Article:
I am learning electronics as a hobby. Today, I was using the multimeter to learn current, voltage and resistance in a simple circuit.

I setup the breadboard with these parts:

  • Small solderless breadboard
  • 470 Ω, 1⁄4 W resistor
  • Red LED, 5 mm
  • 9 V battery snap connector
  • 9 V battery
  • Short length of jumper wire (1" or less)

I can read voltage in the circuit perfect but with current the readings on the multimeter is 0.0 when using the 10A port (LED turn ON) and with the mAVΩ port (LED doesn't light up) to replace the jumper wire. Did I burn out the fuse on the device?

Simple circuit

Update: I checked the connections and settings on the multimeter and still 0,00.

enter image description here

  • \$\begingroup\$ reverse the probes, just to be sure \$\endgroup\$
    – jsotola
    Commented Nov 20, 2022 at 0:22
  • \$\begingroup\$ Does the multimeter have a blown fuse? \$\endgroup\$
    – Hearth
    Commented Nov 20, 2022 at 0:31
  • \$\begingroup\$ @jsotola I don't see what difference that would make, it should work either way, except that one way will show a negative current. \$\endgroup\$
    – GodJihyo
    Commented Nov 20, 2022 at 0:32
  • 1
    \$\begingroup\$ After thinking for a while and getting a little headache I found out that the fuse was blown since the thin wire is snapped. \$\endgroup\$ Commented Nov 20, 2022 at 0:48

2 Answers 2


If the LED lights when using the 10 A input on the meter but not when using the mA input then either the fuse for mA is blown or the shunt resistor the meter uses to measure mA is too high to allow the LED to light.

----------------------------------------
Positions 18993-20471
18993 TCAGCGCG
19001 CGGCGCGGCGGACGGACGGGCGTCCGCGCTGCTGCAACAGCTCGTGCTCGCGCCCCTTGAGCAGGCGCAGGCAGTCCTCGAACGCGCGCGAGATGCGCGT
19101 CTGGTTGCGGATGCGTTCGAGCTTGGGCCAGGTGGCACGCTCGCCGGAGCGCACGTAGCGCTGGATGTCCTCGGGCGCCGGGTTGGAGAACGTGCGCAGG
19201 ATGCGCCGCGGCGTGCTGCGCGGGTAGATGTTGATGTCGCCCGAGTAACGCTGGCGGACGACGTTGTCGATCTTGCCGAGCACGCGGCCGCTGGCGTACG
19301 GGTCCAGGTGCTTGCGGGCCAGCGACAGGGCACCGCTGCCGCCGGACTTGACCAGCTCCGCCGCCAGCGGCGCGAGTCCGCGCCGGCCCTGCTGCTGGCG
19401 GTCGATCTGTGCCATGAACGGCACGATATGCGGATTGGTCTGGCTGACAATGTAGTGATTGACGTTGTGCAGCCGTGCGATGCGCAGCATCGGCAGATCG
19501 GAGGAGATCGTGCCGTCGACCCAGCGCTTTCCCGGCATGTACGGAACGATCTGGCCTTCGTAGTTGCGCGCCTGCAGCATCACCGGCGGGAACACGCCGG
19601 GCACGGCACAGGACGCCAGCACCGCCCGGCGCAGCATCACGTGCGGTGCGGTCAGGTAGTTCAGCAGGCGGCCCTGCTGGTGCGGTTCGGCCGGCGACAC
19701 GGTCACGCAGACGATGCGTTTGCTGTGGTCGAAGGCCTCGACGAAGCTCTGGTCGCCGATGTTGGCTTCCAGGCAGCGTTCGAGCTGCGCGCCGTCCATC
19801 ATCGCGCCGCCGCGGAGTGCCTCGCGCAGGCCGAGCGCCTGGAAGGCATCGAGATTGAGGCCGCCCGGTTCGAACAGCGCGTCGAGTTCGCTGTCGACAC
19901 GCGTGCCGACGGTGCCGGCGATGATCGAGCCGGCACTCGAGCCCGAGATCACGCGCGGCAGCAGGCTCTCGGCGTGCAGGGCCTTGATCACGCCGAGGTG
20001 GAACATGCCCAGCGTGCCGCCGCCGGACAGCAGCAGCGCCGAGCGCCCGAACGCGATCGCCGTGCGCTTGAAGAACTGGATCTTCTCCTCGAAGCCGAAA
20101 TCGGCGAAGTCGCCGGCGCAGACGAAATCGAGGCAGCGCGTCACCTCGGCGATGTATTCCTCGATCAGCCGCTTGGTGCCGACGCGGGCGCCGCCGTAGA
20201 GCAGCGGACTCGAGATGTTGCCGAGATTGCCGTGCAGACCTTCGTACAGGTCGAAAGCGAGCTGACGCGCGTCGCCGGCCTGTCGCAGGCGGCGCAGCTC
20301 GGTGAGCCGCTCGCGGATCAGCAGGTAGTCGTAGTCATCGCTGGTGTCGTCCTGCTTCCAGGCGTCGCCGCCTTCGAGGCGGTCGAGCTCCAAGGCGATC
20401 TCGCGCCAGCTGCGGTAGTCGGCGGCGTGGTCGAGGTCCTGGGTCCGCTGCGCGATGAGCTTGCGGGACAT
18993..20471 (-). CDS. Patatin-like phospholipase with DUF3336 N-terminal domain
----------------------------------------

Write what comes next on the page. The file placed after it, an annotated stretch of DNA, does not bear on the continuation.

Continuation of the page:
I doubt that it's the shunt, even a 100 \$\Omega\$ shunt should allow the LED to light. You can try using the 200 mA range, that might have a lower resistance than the 20 mA range. If you're not seeing the LED light up even dimly then the odds are the fuse is blown.

In that model meter the mA input is fused with a 200 mA fuse, the 10 A input is unfused, so be careful using that one, an over-current could damage the meter.

  • \$\begingroup\$ you were right the fuse blow out I found out. Thanks :) \$\endgroup\$ Commented Nov 20, 2022 at 1:51

Assuming you wired the LED, resistor and battery in series, the LED should light up with no multimeter connected. The current, allowing for about 2.5 V across the LED, will be about (9-2.5)/470 = 14 mA. If you try to measure this with a multimeter using the 10 A range, you will likely get a reading of 0.0 A since the meter cannot read anything below 100 mA. If you use the multimeter with a ma scale, you should be able to read the 14 mA value. If not, have you set the multimeter range switch to a mA setting? It is unlikely that you blew a fuse unless you connected the battery directly to the multimeter when it was set to read current.

  • \$\begingroup\$ I don't know why it is still showing 00 with the correct settings \$\endgroup\$ Commented Nov 20, 2022 at 0:01

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